Dakota Fanning has things to do and not much time, in this film version of Jenny Downham’s novel Before I Die.
Sixteen-year-old Tessa Scott (Dakota Fanning) has plans, plenty of things she wants to do. She’s living with her divorced father (Paddy Considine) and nine-year-old brother Cal (Edgar Canham) and spends a lot of time with her best friend Zoey (Kaya Scodelario). Lots of plans…and not much time. Having lived with leukaemia since she was thirteen, Tessa has only months to live.
Jenny Downham was not the first to change careers from acting to writing, and will surely not be the last. Before I Die was the second novel she wrote, and became her first published in 2007. Told in first person present tense, it won the 2008 Branford Boase Award (for a first novel for children or young adults) and was nominated for the Guardian Fiction Prize. Downham acts as associate producer for this film version, but the screenplay is the work of director Ol Parker. Note the change of title: presumably the word Die was not considered commercial. (Anyone remember Dying Young, the Julia Roberts vehicle that flopped badly during the peak of her stardom? Well, that was a terrible film admittedly.) It’s a book that may well leave its readers in a fragile state for days after reading it, but how well has it translated to film?
In the main, and with some reservations, very well. Apart from brief voiceovers at the beginning and end, the first-person narration has been jettisoned, which allows for an effective scene between Tessa’s father and Adam (Jeremy Irvine), the boy who lives nearby with whom Tessa falls in love, where Tessa is not present. Top of Tessa’s bucket list is to lose her virginity, which in the book is despatched quickly and to her underwhelmingly in the opening chapter when she and Zoey pick up two boys at a nightclub. In the film she doesn’t go through with it, which may be so as not to detract from the later romance with Adam. Some of Tessa’s things to do – including drugtaking and shoplifting – were toned down a little in postproduction, so that what was depicted in a novel aimed at thirteen-year-olds and upwards could be seen in a film with a 12A certificate. It’s also unfortunate that Zoey, who becomes pregnant as a result of her own nightclub encounter, becomes sidelined, and it doesn’t help that Kaya Scodelario is clearly a few years too old for the part.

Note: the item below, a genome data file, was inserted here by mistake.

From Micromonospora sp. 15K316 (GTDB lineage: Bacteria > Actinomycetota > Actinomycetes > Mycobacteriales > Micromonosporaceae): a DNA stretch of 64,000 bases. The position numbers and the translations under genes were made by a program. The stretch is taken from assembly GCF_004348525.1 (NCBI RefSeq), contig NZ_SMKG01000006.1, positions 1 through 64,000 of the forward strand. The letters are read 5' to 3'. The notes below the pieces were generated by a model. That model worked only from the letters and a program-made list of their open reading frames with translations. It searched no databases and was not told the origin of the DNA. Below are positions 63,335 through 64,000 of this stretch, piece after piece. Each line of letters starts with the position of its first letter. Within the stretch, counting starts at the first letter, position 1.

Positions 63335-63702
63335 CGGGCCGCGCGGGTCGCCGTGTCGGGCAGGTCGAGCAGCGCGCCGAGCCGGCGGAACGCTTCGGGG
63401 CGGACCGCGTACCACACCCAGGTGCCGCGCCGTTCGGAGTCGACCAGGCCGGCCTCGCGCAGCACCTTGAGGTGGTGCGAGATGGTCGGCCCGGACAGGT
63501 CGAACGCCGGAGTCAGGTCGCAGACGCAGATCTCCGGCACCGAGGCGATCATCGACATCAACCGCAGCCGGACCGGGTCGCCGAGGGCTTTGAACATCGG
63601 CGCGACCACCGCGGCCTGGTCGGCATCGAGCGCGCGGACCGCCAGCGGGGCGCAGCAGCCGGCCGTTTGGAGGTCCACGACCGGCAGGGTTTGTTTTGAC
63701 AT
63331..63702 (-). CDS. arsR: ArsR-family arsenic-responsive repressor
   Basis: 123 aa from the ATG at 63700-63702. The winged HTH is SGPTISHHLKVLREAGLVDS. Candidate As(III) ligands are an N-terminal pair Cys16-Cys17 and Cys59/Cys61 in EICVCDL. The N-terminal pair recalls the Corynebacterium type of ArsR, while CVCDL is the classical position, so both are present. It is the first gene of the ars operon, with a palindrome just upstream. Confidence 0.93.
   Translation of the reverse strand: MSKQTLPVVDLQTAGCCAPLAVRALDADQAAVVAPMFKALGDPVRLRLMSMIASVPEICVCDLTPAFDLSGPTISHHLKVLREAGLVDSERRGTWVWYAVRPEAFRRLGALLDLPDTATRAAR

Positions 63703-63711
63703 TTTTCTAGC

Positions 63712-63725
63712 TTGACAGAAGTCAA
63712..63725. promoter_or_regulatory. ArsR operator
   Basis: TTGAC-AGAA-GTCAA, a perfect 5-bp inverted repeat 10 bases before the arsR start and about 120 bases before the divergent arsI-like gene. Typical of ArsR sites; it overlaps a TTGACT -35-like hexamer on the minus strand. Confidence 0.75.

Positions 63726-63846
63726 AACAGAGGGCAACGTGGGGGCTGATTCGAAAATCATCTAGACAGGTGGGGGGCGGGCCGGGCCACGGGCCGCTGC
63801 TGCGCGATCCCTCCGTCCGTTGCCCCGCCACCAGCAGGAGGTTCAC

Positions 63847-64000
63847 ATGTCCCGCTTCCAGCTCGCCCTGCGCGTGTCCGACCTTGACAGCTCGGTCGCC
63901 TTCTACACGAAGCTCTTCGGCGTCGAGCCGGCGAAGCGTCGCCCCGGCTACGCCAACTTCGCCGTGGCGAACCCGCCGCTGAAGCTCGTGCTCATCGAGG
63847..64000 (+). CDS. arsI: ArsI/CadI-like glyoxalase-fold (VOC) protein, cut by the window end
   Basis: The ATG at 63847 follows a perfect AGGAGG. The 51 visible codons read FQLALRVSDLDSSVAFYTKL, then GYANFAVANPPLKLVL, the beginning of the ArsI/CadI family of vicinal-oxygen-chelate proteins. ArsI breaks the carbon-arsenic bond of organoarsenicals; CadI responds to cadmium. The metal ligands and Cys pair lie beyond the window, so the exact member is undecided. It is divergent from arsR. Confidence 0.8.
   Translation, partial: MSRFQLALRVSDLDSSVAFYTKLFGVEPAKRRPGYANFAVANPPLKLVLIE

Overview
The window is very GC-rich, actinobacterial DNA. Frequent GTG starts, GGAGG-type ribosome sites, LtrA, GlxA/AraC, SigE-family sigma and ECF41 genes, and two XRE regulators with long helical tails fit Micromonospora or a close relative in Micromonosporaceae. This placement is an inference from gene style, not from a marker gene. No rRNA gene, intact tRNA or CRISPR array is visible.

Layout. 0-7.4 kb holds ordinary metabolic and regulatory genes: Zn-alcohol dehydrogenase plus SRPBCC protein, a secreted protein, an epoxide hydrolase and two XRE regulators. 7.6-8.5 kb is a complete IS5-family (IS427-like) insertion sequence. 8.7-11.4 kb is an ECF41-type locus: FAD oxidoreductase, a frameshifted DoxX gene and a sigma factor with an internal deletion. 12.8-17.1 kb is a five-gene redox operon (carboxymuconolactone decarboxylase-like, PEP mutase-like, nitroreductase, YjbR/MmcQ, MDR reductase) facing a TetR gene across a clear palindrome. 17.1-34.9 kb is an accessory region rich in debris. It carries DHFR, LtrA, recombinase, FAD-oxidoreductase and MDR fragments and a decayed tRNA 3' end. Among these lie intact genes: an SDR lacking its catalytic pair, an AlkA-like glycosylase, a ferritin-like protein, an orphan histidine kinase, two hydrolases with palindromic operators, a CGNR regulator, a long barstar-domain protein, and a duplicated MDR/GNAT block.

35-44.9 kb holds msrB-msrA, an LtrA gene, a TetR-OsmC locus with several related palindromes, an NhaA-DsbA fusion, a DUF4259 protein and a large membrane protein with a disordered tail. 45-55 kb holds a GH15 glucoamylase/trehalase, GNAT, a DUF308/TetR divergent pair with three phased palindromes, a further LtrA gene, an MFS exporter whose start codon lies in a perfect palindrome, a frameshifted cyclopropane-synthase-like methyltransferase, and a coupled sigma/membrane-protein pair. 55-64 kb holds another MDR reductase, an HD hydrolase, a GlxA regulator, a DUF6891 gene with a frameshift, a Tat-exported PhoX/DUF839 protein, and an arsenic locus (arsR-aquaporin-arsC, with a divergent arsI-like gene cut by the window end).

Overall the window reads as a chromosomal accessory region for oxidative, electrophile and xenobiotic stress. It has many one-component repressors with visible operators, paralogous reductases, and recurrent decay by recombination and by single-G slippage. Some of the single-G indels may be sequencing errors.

Ol Parker directs effectively if self-effacingly, often placing his lead actress at the side of the otherwise mostly empty Scope frame as the film goes on, and locations in Brighton and Greater London are used well. He gives the cast plenty of space. Dakota Fanning doesn’t quite avoid the Hollywood cliché of dying prettily, but she uses a convincing English accent and gives a strong performance. Jeremy Irvine, fresh from War Horse and about to be seen as Pip in Great Expectations does a decent job in a frankly rather idealised role. Paddy Considine and Olivia Williams are superb as Tessa’s estranged parents, Considine in particular giving a masterclass in underplaying. You can sense his desperate attempts to stay positive and to keep his daughter alive, and his growing sense that she and her fate are increasingly out of his control. Mother and Father’s reconciliation for their daughter’s sake is nicely done, though I’m not convinced it will last. Some familiar small-screen faces like Rakie Ayola (currently also on UK cinema screens in Dredd), Sarah Hadland and Patrick Baladi turn up in small roles.
Now is Good doesn’t completely avoid sentimentality, but it’s far less egregious than Hollywood’s attempts at similar material (not to mention would-be-edgy indies like the not dissimilarly-themed My Life Without Me) might have been. It’s a well made and well acted and ultimately very moving film that does right by the novel it’s based on.
It’s the end, but the moment has been prepared for…
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